Molten Salt Synthesis of Ceramic Powders. By Toshio Kimura. Part of book: Advances in Ceramics - Synthesis and Characterization, Processing and Specific Applications.
The book begins with a discussion of starting material highlighting how to prepare and modify them in the nanoscale range. The chapter authors discuss the synthesis characterization and behavior of ceramic powders the processing of ceramic films via sol-gel technique and the fabrication of nonoxide ceramics.
A Fellow of American Ceramic Society () and recipient of its Ross Coffin Purdy Award (), Edward C. Henry Award () and Sosman Award (), he authored over 90 papers in the Journal of the American Ceramic Society (). He also received Humboldt Research Award for Senior U.S. Scientists (). It teaches students the key principles involved in the processing of engineering materials, specifically metals, ceramics and polymers, from starting or raw materials through to the final functional forms.
A., "Fundamentals of Ceramic Powder Processing and Synthesis", Academic Press, San Diego (). 3) Hunter, R., “Introduction to Modern Colloid Science”, Oxford University Press.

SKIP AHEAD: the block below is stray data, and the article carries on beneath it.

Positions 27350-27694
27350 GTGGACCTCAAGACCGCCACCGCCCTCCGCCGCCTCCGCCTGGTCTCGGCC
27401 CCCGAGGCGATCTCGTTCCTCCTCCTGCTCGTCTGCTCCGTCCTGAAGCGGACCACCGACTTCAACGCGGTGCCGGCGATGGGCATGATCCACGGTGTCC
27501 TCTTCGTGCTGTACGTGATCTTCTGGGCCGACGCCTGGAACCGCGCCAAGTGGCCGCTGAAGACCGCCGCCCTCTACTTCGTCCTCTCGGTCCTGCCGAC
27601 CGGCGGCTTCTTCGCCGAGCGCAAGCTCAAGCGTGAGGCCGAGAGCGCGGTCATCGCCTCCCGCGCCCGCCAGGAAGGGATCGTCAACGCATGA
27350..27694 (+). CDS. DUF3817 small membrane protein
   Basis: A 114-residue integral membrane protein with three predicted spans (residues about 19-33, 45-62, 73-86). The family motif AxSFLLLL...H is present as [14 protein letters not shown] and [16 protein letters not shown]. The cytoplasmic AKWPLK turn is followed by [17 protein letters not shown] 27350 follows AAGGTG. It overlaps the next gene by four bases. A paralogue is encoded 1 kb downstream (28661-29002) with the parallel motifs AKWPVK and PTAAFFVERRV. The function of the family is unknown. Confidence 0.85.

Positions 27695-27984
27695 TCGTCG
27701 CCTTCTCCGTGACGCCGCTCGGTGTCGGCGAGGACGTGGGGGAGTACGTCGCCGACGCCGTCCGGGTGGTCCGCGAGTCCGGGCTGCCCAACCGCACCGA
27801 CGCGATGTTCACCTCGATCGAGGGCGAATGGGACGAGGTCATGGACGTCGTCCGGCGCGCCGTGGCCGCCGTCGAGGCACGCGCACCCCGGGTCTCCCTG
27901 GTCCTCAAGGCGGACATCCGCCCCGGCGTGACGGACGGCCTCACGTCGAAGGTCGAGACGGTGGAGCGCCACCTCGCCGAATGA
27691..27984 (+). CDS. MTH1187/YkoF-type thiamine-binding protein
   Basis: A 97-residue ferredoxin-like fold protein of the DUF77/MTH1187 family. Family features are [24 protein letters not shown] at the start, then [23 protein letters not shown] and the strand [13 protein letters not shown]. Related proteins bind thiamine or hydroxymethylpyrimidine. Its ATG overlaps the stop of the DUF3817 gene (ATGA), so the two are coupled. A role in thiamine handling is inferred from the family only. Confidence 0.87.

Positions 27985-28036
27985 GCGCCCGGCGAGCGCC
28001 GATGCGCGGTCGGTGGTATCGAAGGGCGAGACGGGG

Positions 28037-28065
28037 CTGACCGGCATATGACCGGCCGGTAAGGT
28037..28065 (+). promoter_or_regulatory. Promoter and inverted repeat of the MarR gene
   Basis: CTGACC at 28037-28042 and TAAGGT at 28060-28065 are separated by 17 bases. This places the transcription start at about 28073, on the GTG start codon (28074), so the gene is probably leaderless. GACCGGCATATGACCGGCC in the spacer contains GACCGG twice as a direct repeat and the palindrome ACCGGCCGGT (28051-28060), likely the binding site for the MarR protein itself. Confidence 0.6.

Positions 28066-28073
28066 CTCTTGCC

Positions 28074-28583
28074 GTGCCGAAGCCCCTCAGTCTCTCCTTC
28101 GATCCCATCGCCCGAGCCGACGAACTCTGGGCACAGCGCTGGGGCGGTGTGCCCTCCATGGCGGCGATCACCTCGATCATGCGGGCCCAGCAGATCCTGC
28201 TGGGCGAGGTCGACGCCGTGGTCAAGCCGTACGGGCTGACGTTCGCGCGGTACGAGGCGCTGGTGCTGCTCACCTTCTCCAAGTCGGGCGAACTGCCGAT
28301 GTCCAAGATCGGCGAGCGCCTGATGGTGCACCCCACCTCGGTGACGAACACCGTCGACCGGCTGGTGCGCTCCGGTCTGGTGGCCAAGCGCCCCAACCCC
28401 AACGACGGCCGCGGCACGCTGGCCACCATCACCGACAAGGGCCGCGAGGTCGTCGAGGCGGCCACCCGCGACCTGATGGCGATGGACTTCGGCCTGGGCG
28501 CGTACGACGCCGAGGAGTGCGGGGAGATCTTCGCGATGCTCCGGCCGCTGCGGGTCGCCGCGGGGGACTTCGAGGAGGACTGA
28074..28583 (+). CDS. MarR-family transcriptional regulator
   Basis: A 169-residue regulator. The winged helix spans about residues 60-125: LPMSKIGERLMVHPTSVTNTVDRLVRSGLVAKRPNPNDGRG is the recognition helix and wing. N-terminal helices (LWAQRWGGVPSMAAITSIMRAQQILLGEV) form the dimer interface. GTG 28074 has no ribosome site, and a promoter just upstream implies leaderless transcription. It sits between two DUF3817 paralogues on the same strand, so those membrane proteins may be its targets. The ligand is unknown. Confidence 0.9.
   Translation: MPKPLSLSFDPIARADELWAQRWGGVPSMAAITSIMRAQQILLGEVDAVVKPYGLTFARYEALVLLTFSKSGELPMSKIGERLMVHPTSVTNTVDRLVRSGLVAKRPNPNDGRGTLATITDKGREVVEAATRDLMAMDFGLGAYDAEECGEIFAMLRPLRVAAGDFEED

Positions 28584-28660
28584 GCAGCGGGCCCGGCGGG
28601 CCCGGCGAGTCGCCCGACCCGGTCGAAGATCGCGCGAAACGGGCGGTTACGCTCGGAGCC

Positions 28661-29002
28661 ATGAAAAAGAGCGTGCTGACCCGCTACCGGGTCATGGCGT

Ceramic and Glass Materials: Structure, Properties and Processing is a concise and comprehensive guide to the key ceramic and glass materials used in modern technology.
Each chapter focuses on the structure-property relationships for these important materials and expands the reader’s understanding of their nature by simultaneously discussing the technology of their processing.
A ceramic material is an inorganic, non-metallic, often crystalline oxide, nitride or carbide material. Some elements, such as carbon or silicon, may be considered c materials are brittle, hard, strong in compression, and weak in shearing and tension.